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The drinking song that became "The Star-Spangled Banner"...

Oh Say, Can You See?

"Anacreon" by Jean Leon Gerome, 1848 
"The Star-Spangled Banner" was originally an anthem to this guy...

Hear It Here! (.mp3 - first recording ever!)      Read It Here! (w/m, Library of Congress)

Few know that America's national anthem, "The Star-Spangled Banner" was written in 1780 by John Stafford Smith, as "To Anacreon In Heaven,"  the constitutional song of the Anacreaontic Society of London, with words written by Ralph Tomlinson, an early president of the Society. The Society was a group of mostly amateur musicians, with a sprinkling of professionals, that met every two weeks at the Crown and Anchor Tavern in the Strand for a concert followed by a dinner and much merrymaking thereafter. Each concert was formally opened by this song, performed by the President and joined by the company on the refrain lines. The song itself depicts a squabble among the Greek gods, to which wine-god Bacchus has (is) the solution (literally), and all join in devotion to "the myrtle of Venus and Bacchus's vine." The Society finally folded in 1786 due to the dampening influence of the Duchess of Devonshire who had bought a secret box under the stage, and the uncertainty of whose presence prevented the members from indulging in their usual rounds of bawdy songs and ballads.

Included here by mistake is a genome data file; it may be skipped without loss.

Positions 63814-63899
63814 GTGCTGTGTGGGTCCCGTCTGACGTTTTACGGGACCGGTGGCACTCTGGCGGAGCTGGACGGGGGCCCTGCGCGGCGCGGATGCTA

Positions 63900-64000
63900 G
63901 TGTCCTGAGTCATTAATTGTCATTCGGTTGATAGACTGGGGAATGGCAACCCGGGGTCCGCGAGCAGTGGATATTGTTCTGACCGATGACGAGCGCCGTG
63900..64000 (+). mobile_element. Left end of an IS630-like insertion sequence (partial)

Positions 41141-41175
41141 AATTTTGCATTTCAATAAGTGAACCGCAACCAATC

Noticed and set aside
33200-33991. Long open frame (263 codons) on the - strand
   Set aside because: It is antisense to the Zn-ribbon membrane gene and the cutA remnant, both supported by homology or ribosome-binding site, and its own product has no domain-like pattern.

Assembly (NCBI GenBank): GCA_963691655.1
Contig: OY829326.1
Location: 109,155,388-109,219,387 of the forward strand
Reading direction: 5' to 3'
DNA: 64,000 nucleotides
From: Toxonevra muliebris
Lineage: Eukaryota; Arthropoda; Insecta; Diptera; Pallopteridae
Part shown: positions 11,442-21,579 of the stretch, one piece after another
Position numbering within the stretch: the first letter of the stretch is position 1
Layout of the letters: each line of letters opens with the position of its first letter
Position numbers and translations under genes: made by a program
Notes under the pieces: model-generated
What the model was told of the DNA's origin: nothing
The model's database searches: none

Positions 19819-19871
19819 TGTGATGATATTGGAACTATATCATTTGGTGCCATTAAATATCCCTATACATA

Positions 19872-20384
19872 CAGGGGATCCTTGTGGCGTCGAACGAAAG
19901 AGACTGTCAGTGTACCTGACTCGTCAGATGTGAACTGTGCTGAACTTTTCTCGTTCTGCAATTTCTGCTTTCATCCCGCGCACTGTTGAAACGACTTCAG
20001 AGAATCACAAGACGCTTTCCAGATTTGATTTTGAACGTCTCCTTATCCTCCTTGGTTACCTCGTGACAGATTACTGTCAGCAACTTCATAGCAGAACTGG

The tune was too good to perish, however, and countless parodies were set to it both in Britain and in America over the coming two generations, such as "Adams and Liberty," "Anacreon's Reply," and many more. The song might still have passed out of existence had it not been for Francis Scott Key's new set of words penned September 14, 1814, the morning after the unsuccessful siege of Forth McHenry, at Baltimore, Maryland, by the British. His poem, "Defense Of Fort McHenry" ("tune: Anacreon In Heaven") hit the streets the very next day, and was published the next year with the music as "The Star-Spangled Banner," with a slightly-altered tune (in C, the original used F-natural, not the current F#) and it took its current place as the United States' national anthem more than a century later on March 3, 1931.

Anacreon was an ancient Greek poet (563-478 BC) whose many poems about the pleasures of wine and its results earned him the reputation as the bard of the grape. He is reputed to have died at the ripe old age of 86 from, appropriately, choking on a grape seed... 

Lately, a new Spanish translation of "The Star-Spangled Banner" has caused waves among American  English-language purists who insist that the original words in the original language are sacrosanct. Alas, few of them know that the original words aren't, in fact, the original words at all. Worse, the tune itself may not even be Anglo in origin, as John Stafford Smith is thought by some to have lifted it from a military song by...the French!!!

The painting of Anacreon (above) is by Jean Leon Gerome, and the recording is performed by John Townley from The Top Hits Of 1776 on Adelphi Records.

Note: To see and listen to the complete Top Hits Of 1776 album, click here...

Copyright © John Townley 2006. All rights reserved.
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